When you need to connect a computer to another computer with a cable you use a device called a switch. When your computer is on the same network with other computers or devices they only need a switch to communicate with each other.
When you need to connect a computer to another computer with a cable you use a device called a switch.
When your computer is on the same network with other computers or devices they only need a switch to communicate with each other.
How about if the two computers are on a different networks? What if your computer needs to “speak” with a server, computer or any other device located in another country? Here is where the router device is used.
A router device is like a switch in that it connects devices together. Typically for a switch they are devices on the same network, however a router is used to connects devices in different networks.
Usually, the router needs 2 or more network interfaces in order to work and commonly connects multiple networks together. The expression of one interface is programmed using intervlan routing but we are not going to look at that for now.
A router works on 3 Layers (network layers) as you can see in the below picture:
A computer sends a packet out of its interface and if it is using a different network the packet is then sent to the computers default gateway. This gateway usually is the router; when the packet arrives at the router, this device then looks at the packet and checks the destination before opening the routing table to check which interface to send the packet to.
On a routing table, there are 2 types of routes: static and dynamic.
Static is manually added by the user or by manufacturer (for example the default route for all unknown networks go through the WAN). Dynamic routing is using certain protocols that are responsible for discovering and exchanging routing information within the network.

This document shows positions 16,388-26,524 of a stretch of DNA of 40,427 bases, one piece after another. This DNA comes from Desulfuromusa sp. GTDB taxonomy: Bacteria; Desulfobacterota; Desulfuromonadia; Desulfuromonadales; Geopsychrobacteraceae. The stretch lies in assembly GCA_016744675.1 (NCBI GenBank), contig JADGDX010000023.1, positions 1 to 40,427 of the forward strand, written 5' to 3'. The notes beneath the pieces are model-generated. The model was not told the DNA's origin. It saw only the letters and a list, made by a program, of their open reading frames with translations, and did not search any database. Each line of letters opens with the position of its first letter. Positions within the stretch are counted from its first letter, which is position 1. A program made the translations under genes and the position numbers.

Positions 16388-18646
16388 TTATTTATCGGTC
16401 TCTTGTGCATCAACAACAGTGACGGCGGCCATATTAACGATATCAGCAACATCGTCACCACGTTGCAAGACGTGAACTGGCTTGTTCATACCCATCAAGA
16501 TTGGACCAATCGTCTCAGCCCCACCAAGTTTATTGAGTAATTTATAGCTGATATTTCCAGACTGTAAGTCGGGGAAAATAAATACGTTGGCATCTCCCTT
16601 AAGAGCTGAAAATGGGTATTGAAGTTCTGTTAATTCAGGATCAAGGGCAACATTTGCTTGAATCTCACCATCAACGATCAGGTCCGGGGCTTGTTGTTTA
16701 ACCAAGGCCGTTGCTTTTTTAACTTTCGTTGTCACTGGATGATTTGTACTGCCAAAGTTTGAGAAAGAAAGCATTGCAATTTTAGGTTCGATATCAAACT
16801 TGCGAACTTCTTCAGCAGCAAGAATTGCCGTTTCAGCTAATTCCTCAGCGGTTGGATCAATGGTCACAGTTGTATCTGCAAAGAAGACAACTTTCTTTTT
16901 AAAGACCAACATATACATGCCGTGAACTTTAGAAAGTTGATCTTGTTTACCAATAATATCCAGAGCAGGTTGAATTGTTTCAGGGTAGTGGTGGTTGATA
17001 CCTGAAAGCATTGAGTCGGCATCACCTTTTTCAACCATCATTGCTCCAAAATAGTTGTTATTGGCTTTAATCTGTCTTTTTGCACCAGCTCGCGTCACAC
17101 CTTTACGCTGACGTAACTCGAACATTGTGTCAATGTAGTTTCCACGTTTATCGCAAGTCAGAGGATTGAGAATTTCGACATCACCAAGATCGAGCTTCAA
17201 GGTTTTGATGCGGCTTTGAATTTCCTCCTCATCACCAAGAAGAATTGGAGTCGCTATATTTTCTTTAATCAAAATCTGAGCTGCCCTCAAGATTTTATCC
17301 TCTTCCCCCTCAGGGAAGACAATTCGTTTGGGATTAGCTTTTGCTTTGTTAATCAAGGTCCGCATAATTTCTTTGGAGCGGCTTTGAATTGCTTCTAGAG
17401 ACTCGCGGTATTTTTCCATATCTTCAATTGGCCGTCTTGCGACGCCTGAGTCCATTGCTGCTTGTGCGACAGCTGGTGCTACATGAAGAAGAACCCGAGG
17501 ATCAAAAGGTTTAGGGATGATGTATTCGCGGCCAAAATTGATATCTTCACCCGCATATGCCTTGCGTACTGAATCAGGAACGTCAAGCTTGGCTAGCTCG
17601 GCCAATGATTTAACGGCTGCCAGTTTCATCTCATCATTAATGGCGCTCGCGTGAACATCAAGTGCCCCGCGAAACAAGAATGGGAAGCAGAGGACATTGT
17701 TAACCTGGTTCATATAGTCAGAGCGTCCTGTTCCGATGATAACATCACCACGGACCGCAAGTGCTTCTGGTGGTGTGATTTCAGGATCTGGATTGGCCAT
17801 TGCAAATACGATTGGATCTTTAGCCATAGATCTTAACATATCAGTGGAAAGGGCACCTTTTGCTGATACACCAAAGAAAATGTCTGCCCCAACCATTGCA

The interface of the router can either be LAN or WAN; WAN is typically how we connect to the internet.
Modern routers have a bridge between WIFI and the LAN interface, so WIFI and LAN are in the same network; usually modern routers have many integrated features which is not a router but more of a multiuse device.
Many of the integrated features include: a firewall, Network Address Translation (NAT), with port forwarding (where a static can be assigned to a any relevant port, game or server for better internet access), DHCP server, DNS server, Modem integrated (such as PPOE,PPP etc.), WIFI access points also have many features (including security on WIFI, channel setup etc) QoS, mac filtering, and some routers even have USB ports for sharing files to your network like music files, documents etc., and more features than you can find on a typical router.
On a router you can also find a small integrated switch and WIFI as previously mentioned.
There are various categories of routers, and routes for both enterprise purposes (larger networks) as and for smaller offices or home users.
At home we also use this device, it is what allows us to communicate from our computer to the outside world, while it is quite a complex system, with all the automations nowadays it has become extremely user friendly for those lacking in technical knowledge.